What if formerly homeless LGBTQ youth were leading the movement? WE ARE!

For the past few months I’ve been working on a secret project with with Jama Shelton, formerly homeless queer youth and the Project Director at Forty To None and I have been working on a new project. Since the release of Kicked Out, one of the things that has been the most powerful, and intense has been meeting so many people who share the experience of also being former runaways/kicked out/homeless LGBTQ youth. What has continually surprised me, was the number of us who are now leaders in the LGBTQ movement, but who aren’t always often out about our experiences.   Last year, Jama and I met and began tossing around the idea of doing a project to bring together formerly homeless LGBTQ movement leaders. This is a project that is still evolving – but the first installment:

For the month of June, to kickoff this conversation and honor pride, we partnered with The Advocate Magazine to spotlight the experiences of movement leaders who themselves are formerly homeless LGBTQ youth.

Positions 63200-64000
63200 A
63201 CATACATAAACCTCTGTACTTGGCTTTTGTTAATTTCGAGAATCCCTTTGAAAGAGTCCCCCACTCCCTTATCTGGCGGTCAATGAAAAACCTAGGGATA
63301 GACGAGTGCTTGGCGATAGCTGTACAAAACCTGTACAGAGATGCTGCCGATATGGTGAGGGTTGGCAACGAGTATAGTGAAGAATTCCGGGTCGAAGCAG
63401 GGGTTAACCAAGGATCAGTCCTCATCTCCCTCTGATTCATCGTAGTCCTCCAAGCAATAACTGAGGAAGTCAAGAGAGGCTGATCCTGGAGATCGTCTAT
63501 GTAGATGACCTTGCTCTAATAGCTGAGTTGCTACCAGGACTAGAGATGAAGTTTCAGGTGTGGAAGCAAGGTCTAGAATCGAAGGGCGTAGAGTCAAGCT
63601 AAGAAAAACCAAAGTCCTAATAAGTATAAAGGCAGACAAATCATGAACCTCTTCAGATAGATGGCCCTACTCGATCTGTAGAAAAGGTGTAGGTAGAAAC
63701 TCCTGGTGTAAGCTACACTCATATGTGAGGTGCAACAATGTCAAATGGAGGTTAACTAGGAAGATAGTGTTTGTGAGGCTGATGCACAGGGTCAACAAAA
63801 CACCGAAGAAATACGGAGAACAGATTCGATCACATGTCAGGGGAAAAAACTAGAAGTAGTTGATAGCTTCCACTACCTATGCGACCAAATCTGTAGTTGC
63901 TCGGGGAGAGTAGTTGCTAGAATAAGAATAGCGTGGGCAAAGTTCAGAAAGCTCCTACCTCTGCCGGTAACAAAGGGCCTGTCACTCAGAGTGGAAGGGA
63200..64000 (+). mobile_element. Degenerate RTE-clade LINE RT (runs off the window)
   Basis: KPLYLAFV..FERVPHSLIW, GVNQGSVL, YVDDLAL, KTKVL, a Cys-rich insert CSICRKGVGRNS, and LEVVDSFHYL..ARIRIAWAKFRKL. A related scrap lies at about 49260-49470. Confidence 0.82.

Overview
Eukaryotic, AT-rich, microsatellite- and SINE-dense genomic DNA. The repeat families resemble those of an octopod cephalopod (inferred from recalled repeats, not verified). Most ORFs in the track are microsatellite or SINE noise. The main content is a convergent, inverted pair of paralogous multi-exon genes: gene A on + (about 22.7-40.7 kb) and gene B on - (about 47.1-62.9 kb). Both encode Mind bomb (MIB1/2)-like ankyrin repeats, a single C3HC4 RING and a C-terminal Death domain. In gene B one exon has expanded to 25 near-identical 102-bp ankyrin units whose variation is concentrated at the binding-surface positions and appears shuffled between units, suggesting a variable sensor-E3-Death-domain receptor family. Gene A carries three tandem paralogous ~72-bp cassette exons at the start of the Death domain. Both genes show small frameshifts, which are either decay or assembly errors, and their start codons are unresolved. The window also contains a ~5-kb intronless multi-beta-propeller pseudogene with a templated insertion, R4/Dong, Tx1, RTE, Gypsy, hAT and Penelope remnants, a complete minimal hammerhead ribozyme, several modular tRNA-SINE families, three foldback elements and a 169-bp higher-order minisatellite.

Week1:  click here to read more of the conversation between Jama and myself that kicks off this series – laying the groundwork for our inspiration and our hope for the future of this project:

“What happens when those young people grow up? In some incredible cases, documented in this exclusive, month-long series, those formerly homeless young people go on to become leaders in the LGBT movement, pressing our society toward greater inclusion, acceptance, and equality.

Throughout Pride month, The Advocate will feature true stories of formerly homeless queer youth who have not only survived their experience but gone on to thrive, inspire, and educate the next generation of activists. These stories will bring awareness to the ongoing crisis facing LGBT youth and encourage openness among LGBT adults who experienced homelessness as young people. ”


Week 2: click here to read our interview with Morgan Keenan “I tell my story because queer young people who experience these types of situations don’t all live in big cities or find themselves in a big city through their experience…”

Week 3: click here to read our interview with Twiggy Garçon “Growing up in the South, many of us are taught to keep your business at home, at home. The thing is, what about when you have no home to keep your business? Or, a deeper notion: who loses out when we don’t share our “business”?”

Week 4: click here to read our interview with Shahera Hyatt “I hope I can inspire others to come out of all closets and be open about our experiences with poverty, housing instability, family rejection, whatever it may be — and know that our voices and experiences have value… ”